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Child Law

Introduction

Age Restrictions

Children's Name Change Process

Changing a Child's Surname

Child Accidents Compensation Liability

Children Making Legal Decisions

Children Act 1989

Education

Reasons For Absence From School

Academy Schools in Britain

Expulsion of a Child From School

Ofsted

Schools Admissions

School and Special Needs Statutory Assessment

Children With Drugs in School

Parental Responsibility

Parenthood

Parental Responsibility

Do I have Parental Responsibility

Welfare Reform 2009

Care and Welfare

Care and Supervision Orders

Council Support for Children

Child Welfare Checklist

Emergency Protection Orders for Children

Purposes of Emergency Protection Orders

Private Law Orders in Child Protection

Special Guardianship Orders

State Intervention Child Welfare

Child Assessment Orders

Welfare Principle in Family Law

Abduction

Hague Convention for Child Abduction

Child Abduction: Brussels P Regulations in the European Convention

Stopping Child Abduction

Abortion, Surrogacy and Adoption

Surrogacy

Surrogate Parents

UK Abortion Law

Adopting

Applying for Adoption

Child Maintenance

Travel Disqualification with Child Maintenance

Bank Deduction

Curfew Orders

Earning Deductions

Driving Disqualification

Assets Frozen

Imprisonment

Affiliation Orders

 

 

Purpose of an Emergency Protection Order 

The reason for an emergency protection order is to enable a child in a genuine emergency to be removed from where he is, or be kept where he is, depending on the given circumstances in order to provide short-term protection.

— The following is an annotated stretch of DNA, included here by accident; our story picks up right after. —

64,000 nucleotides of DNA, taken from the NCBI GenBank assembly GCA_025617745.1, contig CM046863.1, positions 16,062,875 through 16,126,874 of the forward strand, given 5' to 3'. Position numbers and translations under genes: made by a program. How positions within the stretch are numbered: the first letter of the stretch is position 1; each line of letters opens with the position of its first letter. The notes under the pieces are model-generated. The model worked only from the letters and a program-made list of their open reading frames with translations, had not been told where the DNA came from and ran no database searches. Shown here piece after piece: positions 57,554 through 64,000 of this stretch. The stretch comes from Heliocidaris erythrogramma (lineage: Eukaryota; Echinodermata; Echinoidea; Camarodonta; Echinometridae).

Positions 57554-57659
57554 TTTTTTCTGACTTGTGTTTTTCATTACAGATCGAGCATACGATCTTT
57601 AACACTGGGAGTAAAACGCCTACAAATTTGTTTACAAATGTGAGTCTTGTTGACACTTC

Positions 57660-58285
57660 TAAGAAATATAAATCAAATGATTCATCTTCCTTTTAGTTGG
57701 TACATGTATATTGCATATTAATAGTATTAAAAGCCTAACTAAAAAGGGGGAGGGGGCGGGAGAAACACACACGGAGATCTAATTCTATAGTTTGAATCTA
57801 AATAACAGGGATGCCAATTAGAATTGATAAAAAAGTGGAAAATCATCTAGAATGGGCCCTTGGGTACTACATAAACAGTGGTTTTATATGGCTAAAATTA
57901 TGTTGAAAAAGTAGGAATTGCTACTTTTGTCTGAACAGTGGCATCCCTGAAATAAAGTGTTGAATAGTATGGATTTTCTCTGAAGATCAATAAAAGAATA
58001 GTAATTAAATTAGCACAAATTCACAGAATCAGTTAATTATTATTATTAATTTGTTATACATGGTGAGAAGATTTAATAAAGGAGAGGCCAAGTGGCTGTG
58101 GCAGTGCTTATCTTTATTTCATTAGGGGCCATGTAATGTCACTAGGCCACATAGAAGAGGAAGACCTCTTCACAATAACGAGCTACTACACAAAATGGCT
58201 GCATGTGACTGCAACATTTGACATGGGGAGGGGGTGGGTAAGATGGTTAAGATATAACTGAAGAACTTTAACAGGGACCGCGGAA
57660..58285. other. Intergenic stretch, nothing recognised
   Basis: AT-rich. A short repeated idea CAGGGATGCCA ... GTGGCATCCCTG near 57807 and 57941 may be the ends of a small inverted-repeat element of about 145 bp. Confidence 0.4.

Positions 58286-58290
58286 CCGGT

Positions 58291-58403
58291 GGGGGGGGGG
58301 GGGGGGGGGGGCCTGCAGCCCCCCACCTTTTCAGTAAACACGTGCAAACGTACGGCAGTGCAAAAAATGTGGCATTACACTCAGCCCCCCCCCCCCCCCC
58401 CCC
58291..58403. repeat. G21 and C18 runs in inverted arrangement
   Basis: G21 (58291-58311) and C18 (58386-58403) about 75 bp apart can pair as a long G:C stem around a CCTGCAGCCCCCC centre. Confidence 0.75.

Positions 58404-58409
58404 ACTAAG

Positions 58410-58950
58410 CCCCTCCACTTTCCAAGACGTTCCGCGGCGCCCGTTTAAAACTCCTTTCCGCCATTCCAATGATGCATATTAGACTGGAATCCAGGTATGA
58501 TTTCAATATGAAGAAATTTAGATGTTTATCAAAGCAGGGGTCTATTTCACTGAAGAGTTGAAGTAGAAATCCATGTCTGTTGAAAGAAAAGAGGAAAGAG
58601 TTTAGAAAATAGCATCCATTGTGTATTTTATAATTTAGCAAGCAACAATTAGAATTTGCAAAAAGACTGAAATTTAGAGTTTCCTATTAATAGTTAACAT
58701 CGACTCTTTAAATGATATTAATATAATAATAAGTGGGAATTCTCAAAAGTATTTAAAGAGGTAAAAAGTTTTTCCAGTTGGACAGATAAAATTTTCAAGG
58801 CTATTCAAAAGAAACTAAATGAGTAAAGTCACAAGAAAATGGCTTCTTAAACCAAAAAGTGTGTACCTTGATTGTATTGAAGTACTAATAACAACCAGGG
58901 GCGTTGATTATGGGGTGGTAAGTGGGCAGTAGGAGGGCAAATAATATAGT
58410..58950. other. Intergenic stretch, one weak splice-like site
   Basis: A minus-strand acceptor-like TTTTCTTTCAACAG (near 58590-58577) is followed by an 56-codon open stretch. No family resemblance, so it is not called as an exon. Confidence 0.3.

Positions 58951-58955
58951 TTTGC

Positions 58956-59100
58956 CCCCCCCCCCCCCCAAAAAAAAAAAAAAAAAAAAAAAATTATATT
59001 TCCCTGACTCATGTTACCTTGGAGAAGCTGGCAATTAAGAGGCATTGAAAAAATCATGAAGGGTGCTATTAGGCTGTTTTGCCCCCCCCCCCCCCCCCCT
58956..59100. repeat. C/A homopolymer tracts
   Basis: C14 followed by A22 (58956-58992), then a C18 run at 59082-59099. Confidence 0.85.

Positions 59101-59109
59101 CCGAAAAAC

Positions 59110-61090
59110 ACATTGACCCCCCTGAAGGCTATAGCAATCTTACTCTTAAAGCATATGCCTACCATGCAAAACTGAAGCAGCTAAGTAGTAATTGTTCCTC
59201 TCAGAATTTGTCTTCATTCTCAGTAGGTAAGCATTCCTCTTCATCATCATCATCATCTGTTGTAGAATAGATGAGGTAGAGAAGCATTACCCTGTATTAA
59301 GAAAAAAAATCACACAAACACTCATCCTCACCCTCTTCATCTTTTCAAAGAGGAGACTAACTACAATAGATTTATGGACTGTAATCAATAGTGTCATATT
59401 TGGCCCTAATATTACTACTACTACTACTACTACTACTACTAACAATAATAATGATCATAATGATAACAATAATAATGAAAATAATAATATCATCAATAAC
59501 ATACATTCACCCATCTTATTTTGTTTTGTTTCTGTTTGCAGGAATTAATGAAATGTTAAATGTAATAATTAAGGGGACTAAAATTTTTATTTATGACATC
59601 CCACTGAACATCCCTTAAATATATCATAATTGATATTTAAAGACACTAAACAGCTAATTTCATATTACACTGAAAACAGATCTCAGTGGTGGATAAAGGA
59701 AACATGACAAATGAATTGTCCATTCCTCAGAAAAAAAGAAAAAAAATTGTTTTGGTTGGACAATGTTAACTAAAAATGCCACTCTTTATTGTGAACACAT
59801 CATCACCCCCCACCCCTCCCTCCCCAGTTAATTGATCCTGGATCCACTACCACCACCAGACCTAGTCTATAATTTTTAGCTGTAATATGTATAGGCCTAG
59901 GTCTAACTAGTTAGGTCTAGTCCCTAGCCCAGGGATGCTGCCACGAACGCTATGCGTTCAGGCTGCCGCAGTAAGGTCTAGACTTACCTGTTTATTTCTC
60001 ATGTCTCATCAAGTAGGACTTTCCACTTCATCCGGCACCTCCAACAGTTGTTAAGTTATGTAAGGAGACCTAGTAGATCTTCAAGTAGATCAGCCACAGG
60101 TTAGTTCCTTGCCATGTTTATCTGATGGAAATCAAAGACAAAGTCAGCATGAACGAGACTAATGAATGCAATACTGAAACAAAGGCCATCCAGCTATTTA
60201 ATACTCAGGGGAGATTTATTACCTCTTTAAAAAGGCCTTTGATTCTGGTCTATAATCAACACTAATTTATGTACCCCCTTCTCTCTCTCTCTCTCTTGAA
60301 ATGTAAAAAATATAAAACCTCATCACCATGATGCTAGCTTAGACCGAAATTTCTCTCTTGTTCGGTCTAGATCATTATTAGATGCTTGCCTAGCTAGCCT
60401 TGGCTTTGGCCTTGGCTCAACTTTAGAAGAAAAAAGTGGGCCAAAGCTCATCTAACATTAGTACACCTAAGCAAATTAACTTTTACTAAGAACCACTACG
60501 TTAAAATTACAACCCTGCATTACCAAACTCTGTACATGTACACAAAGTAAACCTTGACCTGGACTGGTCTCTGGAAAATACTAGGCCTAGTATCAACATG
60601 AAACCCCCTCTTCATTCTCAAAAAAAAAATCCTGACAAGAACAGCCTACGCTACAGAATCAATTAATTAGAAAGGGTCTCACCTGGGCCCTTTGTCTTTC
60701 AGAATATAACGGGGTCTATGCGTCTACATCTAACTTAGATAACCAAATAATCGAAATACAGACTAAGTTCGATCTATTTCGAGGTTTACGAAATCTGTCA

The emergency protection order is an extremely serious step which should not be taken lightly or regarded as a routine step in family law proceedings for the protection of children.

Who can apply for an emergency protection order and on what grounds can they apply?

The emergency protection order is entirely forward looking considering the likely future happenings.

S44(1) (Children’s Act 1989)

Where any person applies to the court for an emergency protection order to be made under this section, with respect to a child, the court may make the order if and only if they are satisfied that that:

Ex Parte Applications

Most emergency protection orders may, and most commonly are made ex parte. Ex parte cases do not require all parties to the court case to be present during the hearing.

Effects of an emergency protection order 

Reasonable contact

Duration of an Emergency Protection order

Can the alleged abuser be removed instead?

Originally, The Children’s Act 1989, did not provide any provisions for the removal of the alleged abuser instead of the child and many local authorities tried to bring actions of this nature all of which where unsuccessful.

The Family Law Act 1996 amended the Children’s act 1989 to include the exclusion requirement within the emergency protection order.

An exclusion requirement is any one of the following:

Where the court issues an emergency protection order with the provision of an exclusion order they can also attach to this order the power to arrest if any of the condition defined within the protection order are breached.  

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